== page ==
JANUARY 28, 2020

January 2020 STAN

In this STAN we provide an update on new reference file deliveries. 

New COS/FUV Gain Sag Reference File Delivered

The COS FUV detector is susceptible to gain sag, a position-dependent reduction in its ability to convert incoming photons to electrons that becomes more severe with continued use. To counteract this effect, the location where FUV spectra fall on the detector (the lifetime position or LP) is periodically moved to an unused region. The move to LP4 took place on 2017 October 2 for all cenwaves except 1055 and 1096 of the G130M grating, which remained at LP2. 

In the more than two years since then, gain sag holes (corresponding to a pulse height less than 3) have developed at LP4, particularly where Ly alpha airglow falls on segment B when cenwave 1291 is in use. Continued use of LP3 for some applications has also increased the effect of gain sag there. The sagged regions affect all cenwaves at the respective LPs. 

The gain sag reference table (GSAGTAB) flags detector regions for which the pulse height of the gain has decreased below the threshold of 3; the boundaries of these areas depend on the detector voltage and date of observation. The CalCOS pipeline does not include them in the final calibrated x1dsum spectra. On 2020 January 16, we delivered a new GSAGTAB that accounts for new gain sag holes at LP3 and LP4. It affects LP3 data obtained since January 2018 and LP4 data obtained since July 2019. Users interested in the affected COS spectra should re-retrieve the data from the Mikulski Archive for Space Telescopes (MAST).


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New COS/FUV Time Dependent Sensitivity Reference Delivered

The COS spectroscopic modes grow less sensitive with time, as shown on this monitoring webpage. The decline in sensitivity of each grating is modeled as a piece-wise linear function of time, with the slopes being smooth functions of wavelength.  The parameters required to correct for the time dependent sensitivity (TDS) are incorporated in the TDSTAB reference file used by CalCOS.  The TDS is monitored using observations of standard stars that are obtained as part of dedicated calibration programs.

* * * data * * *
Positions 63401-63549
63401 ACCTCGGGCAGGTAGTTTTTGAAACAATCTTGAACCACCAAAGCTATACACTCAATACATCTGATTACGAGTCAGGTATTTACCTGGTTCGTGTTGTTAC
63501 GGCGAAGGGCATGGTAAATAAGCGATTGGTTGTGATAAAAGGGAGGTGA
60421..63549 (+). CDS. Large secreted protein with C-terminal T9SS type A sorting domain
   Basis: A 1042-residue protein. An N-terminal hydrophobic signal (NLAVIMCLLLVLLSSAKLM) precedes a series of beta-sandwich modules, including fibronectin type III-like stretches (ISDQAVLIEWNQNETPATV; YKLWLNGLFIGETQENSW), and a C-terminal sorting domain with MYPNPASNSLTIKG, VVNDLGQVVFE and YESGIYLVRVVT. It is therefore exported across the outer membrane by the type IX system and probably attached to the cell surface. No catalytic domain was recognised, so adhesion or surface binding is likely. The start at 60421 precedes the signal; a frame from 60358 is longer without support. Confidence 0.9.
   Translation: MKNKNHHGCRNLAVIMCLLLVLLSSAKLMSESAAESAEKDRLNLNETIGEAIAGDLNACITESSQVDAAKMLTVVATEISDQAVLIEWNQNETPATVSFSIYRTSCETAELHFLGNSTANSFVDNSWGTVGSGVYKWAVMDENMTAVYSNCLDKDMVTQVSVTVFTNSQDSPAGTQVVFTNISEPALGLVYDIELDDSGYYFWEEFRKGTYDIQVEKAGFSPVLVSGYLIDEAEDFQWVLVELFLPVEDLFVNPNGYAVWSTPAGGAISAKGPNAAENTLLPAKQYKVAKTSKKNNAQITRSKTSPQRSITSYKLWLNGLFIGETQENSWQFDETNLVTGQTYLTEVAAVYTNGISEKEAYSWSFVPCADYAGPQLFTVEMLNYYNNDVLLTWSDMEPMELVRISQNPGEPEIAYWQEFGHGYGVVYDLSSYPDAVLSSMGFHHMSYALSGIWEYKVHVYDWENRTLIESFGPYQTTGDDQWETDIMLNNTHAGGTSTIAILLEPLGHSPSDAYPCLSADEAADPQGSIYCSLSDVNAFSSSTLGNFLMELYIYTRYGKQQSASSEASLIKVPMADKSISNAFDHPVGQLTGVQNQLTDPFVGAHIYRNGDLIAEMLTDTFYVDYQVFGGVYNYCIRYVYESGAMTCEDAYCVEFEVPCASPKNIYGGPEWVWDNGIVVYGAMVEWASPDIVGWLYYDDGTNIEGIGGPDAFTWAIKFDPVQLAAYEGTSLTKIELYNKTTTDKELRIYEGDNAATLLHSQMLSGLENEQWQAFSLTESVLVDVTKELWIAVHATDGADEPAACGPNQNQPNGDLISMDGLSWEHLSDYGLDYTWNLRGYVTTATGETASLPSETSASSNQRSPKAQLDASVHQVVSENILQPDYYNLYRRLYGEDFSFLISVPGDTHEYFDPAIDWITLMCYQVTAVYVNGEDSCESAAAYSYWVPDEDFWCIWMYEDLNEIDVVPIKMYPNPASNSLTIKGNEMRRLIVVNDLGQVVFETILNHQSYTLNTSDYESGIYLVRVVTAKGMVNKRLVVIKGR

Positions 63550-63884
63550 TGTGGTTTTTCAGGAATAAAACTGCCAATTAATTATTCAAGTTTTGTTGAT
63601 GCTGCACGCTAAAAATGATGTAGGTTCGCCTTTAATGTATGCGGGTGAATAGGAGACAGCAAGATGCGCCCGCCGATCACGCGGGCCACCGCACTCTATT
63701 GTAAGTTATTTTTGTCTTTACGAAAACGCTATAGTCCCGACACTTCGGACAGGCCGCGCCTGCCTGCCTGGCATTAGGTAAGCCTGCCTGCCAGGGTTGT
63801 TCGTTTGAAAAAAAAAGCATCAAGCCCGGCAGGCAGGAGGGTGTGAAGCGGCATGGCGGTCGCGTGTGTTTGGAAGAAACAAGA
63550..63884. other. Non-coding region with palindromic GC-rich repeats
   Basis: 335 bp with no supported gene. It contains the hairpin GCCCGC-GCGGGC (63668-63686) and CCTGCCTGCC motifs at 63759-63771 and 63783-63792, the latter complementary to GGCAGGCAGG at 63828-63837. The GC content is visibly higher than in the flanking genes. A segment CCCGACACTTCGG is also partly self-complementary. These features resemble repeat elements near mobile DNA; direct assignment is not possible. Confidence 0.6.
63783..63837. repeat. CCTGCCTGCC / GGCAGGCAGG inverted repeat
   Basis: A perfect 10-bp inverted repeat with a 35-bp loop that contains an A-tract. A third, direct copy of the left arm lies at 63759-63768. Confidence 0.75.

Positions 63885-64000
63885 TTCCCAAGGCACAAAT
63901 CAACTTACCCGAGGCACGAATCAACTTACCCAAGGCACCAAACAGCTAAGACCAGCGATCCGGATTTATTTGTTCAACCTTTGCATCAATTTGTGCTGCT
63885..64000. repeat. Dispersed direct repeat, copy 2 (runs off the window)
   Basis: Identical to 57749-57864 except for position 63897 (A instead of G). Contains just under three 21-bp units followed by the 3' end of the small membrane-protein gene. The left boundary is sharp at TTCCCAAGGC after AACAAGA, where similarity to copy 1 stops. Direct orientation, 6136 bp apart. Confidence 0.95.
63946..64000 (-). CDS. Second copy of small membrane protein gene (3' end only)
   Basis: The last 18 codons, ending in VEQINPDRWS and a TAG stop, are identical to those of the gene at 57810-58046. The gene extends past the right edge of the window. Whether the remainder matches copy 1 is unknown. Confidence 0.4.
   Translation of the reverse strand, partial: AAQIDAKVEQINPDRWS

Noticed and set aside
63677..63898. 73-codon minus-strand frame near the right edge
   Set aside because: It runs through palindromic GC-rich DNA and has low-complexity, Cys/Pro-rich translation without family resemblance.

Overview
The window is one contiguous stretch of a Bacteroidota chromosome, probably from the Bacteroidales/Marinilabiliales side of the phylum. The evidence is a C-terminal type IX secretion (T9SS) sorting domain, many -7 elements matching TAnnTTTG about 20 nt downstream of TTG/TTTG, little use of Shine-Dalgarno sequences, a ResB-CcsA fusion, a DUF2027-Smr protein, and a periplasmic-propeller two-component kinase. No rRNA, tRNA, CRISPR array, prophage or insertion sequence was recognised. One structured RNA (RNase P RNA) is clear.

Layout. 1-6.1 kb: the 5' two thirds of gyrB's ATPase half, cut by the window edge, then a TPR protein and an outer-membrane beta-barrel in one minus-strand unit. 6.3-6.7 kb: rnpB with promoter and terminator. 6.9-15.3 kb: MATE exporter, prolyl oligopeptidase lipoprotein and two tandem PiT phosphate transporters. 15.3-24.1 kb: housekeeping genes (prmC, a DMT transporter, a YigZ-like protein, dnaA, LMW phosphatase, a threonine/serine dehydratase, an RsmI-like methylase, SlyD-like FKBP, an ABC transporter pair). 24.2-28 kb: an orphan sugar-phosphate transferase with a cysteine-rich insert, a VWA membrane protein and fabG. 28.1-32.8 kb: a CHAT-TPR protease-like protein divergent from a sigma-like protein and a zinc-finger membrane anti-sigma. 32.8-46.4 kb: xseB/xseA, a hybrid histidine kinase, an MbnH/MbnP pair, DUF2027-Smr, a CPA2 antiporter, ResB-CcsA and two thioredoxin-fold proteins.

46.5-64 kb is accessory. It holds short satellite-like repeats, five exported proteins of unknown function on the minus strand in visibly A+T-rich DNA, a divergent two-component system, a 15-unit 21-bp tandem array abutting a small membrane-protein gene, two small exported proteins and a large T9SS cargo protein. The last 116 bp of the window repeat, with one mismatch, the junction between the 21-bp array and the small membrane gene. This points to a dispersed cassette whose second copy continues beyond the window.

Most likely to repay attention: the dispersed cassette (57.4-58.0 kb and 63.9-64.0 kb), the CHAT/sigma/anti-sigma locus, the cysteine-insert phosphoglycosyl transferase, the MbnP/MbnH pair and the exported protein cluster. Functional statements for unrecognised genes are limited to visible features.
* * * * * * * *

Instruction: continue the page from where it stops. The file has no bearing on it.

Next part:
Starting in Cycle 26 (Fall 2018), two new modes were introduced, G160M/1533 and G140L/800, which extended the coverage of these gratings to shorter wavelengths than existing modes.  At that time, a separate TDSTAB reference file for these modes was created.  It was populated with zero slopes as placeholders for the sensitivity decline.  Based on the measured values for the nearby central wavelength settings, G160M/1577 and G140L/1150, the expected sensitivity decline for the new modes was small enough compared to the accuracy goal that zero was an acceptable approximation for the first 6 to 12 months of use.

The TDS monitoring observations for these modes were initiated in February 2019.  The data from the monitoring program, along with the observations used to flux-calibrate the modes, obtained in mid-2018 were used to derive the TDS parameters for the new modes. The new modes show sensitivity declines of a up to about 4% per year, consistent with other modes using the same gratings.  The TDSTAB reference file for the new modes was updated using the measured values for the declines in sensitivity and delivered on January 27, 2020.  The recalibrated data available in the Mikulski Archive for Space Telescopes (MAST) will have the appropriate TDS correction applied to data obtained using the new modes.  Users who are interested in G160M/1533 or G140L/800 spectra should re-retrieve the data from MAST.


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